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South African Krugerrand vs Canadian Maple Leaf 

Gold Krugerrand and Maple Leaf coins.
Gold Krugerrand and Maple Leaf coins.

The Krugerrand and the Maple Leaf are favored gold bullion coins. However, the South African Krugerrand and the Canadian Maple Leaf have a few differences and an interesting history.  

The Krugerrand was introduced in 1967 by the South African Mint to promote South African gold to international markets. Before other countries started minting gold bullion coins, the Krugerrand held a dominant position in the gold coin market. 

To protest apartheid in South Africa, the Maple Leaf was released in 1979 as an alternative to the Krugerrand. During the 1970s and 1980s, many Western countries banned the import of Krugerrands. 

While gold bullion is available in many sizes, for this comparison we selected the one-ounce coin which is the most popular size. 

One-Ounce Size: Weight and Purity 

 Krugerrand Maple Leaf 
Weight 33.9305 grams 31.1035 
Purity 91.67% Gold, 8.33% Copper 99.99% (1982 and later) 
Chart comparing the weight and purity of a one-ounce Krugerrand and a Maple Leaf.

You may be wondering, if the Maple Leaf is purer, why buy the Krugerrand? After some research, you will notice that these two coins sell for about the same price. It may be because both have a good reputation in the global market and while the Krugerrand contains a smaller percentage of gold, it is slightly heavier. 

South African Krugerrand Specifications 

History 

Introduced in 1967, the Krugerrand was the world’s first gold bullion coin and was created to market South African gold. By 1980, it made up 90% of the global gold coin market.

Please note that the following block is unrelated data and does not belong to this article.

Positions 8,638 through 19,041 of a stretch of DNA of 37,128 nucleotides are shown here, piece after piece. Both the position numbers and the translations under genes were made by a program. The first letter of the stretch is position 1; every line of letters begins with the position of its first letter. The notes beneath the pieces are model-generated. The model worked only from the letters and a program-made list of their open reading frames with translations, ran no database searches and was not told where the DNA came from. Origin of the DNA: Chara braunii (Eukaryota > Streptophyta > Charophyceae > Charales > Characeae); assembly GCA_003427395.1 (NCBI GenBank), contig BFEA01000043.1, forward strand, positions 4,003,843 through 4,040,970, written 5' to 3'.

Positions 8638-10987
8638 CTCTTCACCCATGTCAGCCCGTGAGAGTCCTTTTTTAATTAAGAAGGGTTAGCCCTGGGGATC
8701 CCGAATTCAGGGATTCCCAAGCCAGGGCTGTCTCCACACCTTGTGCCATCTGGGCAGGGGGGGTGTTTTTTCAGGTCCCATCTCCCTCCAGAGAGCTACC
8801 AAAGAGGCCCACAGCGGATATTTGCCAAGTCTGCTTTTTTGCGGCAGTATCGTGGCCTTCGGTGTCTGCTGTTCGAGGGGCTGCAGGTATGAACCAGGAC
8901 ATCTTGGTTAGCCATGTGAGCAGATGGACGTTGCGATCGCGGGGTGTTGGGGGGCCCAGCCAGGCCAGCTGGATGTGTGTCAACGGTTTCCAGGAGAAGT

Purity 

It is minted in a more durable gold-copper alloy rather than pure gold. This coin consists of 91.67% gold and 8.33% copper, which gives it an orange appearance compared to other gold coins. 

Design 

The obverse features an image of Paul Kruger, a former South African president, and the reverse showcases the Springbok antelope, a national symbol of South Africa. 

The South African Krugerrand, initially introduced only in a 1 oz size, has expanded over the years to include several fractional sizes.

  • 1 oz (most common) 
  • 1/2 oz 
  • 1/4 oz 
  • 1/10 oz 
  • 1/20 oz 
  • 1/50 oz 

Canadian Gold Maple Leaf 

History 

Introduced in 1979 by the Royal Canadian Mint, it was one of the first gold coins to serve as an alternative to the Krugerrand, especially during the international boycott of South African products due to apartheid. 

Purity 

The Gold Maple Leaf stands out for its purity. It started with a purity of .999 but was increased to .9999 (or 24 karat) in 1982, making it one of the purest gold bullion coins available. 

Design 

The obverse features an image of Queen Elizabeth II, while the reverse showcases the iconic maple leaf, a symbol of Canada. Future versions may feature King Charlies III

Security 

In the 2010s, the Royal Canadian Mint introduced advanced security features to the Maple Leaf, such as radial lines and a micro-engraved laser mark, to deter counterfeiting. 

The Gold Maple Leaf coin is available in a variety of weights. Here are the standard weights in which it is commonly minted: 

  • 1 kg 
  • 10 oz 
  • 1 oz (the most common weight) 
  • 1/2 oz 
  • 1/4 oz 
  • 1/10 oz 
  • 1/20 oz 
  • 1/25 oz (less common) 

A Summary of the Difference Between the Gold Maple Leaf and the Krugerrand 

  • Purity: The main distinction is purity. The Maple Leaf’s .9999 gold purity is higher than the Krugerrand’s .9167. 
  • Historical Significance: The Krugerrand has the historical distinction of being the first bullion coin, while the Maple Leaf was significant as an alternative to the Krugerrand during the apartheid era. 
  • Design: While the Krugerrand emphasizes South African heritage with its design, the Maple Leaf highlights Canadian symbols. 
  • Durability: The copper alloy in the Krugerrand makes it more durable and less prone to scratches compared to the softer, pure gold Maple Leaf. 

Both coins have a strong reputation in the global market, and their value typically tracks the prevailing price of gold. However, like all coins, premiums above the gold spot price can vary based on demand, mintages, and other factors. 

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